Subject Curriculum Vision
Through our teaching of Geography at Birley Primary Academy, we aim to instill within our children an all-encompassing understanding and curiosity of their local surroundings and wider world – including the people within it – that will remain with them throughout their lives. Our aim is to ensure that through an accumulation of knowledge, our children develop a level of respect for the diverse range of range of people, places, cultures and environments found both near and afar. Further to this, as children progress through our geography curriculum, their growing knowledge about the world will deepen and links between physical and human processes will help them make sense of the world they live in and how it has changed over time.
Aims of The National Curriculum
The National Curriculum for Geography aims to ensure that all pupils:
- develop contextual knowledge of the location of globally significant places – both terrestrial and marine – including their defining physical and human characteristics and how these provide a geographical context for understanding the actions of processes
- understand the processes that give rise to key physical and human geographical features of the world, how these are interdependent and how they bring about spatial variation and change over time
- are competent in the geographical skills needed to: – collect, analyse and communicate with a range of data gathered through experiences of fieldwork that deepen their understanding of geographical processes
- interpret a range of sources of geographical information, including maps, diagrams, globes, aerial photographs and Geographical Information Systems (GIS)
- Communicate geographical information in a variety of ways, including through maps, numerical and quantitative skills and writing at length.
The Teaching of the Curriculum
We believe that Geography helps to provoke and provide answers to questions about the natural and human aspects of the world. The geography curriculum and enquiry focused approach at Birley Primary Academy enables children to develop knowledge and skills that are transferable to other curriculum areas and which can be used to promote their spiritual, moral, social and cultural development. In addition, through our enquiry-based approach, our pupils not only build subject knowledge and understanding, but they become increasingly adept at critical thinking, using specialised vocabulary and grasping subject concepts – outlined here.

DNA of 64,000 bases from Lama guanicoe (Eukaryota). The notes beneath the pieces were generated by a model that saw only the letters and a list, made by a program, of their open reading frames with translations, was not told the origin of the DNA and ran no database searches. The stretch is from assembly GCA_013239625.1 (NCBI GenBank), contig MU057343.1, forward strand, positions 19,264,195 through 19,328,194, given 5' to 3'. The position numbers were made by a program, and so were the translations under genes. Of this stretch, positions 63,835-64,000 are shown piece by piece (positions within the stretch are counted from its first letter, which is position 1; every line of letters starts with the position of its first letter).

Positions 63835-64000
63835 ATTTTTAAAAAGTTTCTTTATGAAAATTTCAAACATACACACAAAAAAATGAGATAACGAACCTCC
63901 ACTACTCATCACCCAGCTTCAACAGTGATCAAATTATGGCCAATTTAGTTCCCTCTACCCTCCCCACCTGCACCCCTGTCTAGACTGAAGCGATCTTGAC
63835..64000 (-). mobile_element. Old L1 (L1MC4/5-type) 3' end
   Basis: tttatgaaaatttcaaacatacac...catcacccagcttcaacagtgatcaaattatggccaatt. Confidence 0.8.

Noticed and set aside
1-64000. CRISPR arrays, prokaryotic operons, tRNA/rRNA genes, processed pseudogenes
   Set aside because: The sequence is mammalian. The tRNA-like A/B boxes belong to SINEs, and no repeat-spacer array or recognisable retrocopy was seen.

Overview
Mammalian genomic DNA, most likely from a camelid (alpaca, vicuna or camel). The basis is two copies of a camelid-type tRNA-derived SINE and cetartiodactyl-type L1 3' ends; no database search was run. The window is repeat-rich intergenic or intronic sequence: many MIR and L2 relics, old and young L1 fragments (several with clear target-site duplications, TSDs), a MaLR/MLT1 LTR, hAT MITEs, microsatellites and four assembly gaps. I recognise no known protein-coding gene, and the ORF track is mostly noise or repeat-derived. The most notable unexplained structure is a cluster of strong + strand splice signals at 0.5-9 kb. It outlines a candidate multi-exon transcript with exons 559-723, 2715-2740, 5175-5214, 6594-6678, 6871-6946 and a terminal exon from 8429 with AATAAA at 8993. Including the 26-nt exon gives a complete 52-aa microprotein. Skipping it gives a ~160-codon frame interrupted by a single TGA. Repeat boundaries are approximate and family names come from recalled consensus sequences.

Geography is delivered through subject-specific teaching, organised into the academy’s blocked curriculum under carefully chosen themes. Our curriculum is therefore ‘knowledge rich’ rather than content heavy as we recognise that if we attempt to teach geography topics, places, themes and issues in their entirety, we restrict opportunities for pupils to master and apply critical thinking skills and achieve more challenging subject outcomes.
At Birley Primary Academy, we strive to ensure that our children develop a secure knowledge that they can build upon; therefore, our Geography curriculum is organised into a progression model that outlines the skills, knowledge and vocabulary to be taught in a sequentially coherent way. These can be viewed on the academy’s skills progression document below.
Meaningful cross curricular links are made with other subjects to strengthen connections and understanding for pupils while exploring historical contexts, particularly within our English Curriculum. Where possible, Reading and Writing lessons are linked to the topics and enrichment activities are planned in order to help immerse the children in the topic helping to make the learning more memorable.
Our teaching and learning in geography is interactive and practical allowing opportunities for pupils to work independently, in pairs and also in groups of various sizes both inside and outside of the classroom. Wherever possible, we provide our pupils with a range of resources and geographical evidence (including maps, Google Earth, photographs, artefacts etc.) and also films to analyse and from which to reach conclusions and make judgements. Similarly, we provide varied and differentiated ways for pupils to record the outcomes of their work including the use of PowerPoint, concept mapping, annotated diagrams, improvised drama and the application of a wide range of writing genres. Only through meaningful cross-curricular links will knowledge become embedded and ‘sticky’ and ensure that our pupils can build on what they know and understand from one year to the next. Our teaching and learning in geography also recognises the importance of the local area with investigations involving observation, recording, presentation, interpretation and the evaluation of geographical information outside of the classroom.
Finally, at the start of each topic, children will review previous learning and will have the opportunity to share what they already know about their current topics. At the end of the topic, children complete a post-assessment task which assesses their retention and focusses upon geographical knowledge. Throughout each topic, children are provided with a knowledge organiser detailing some key information, dates and vocabulary. This is not used as part of an assessment, but to support children with their acquisition of knowledge and is used as a reference document.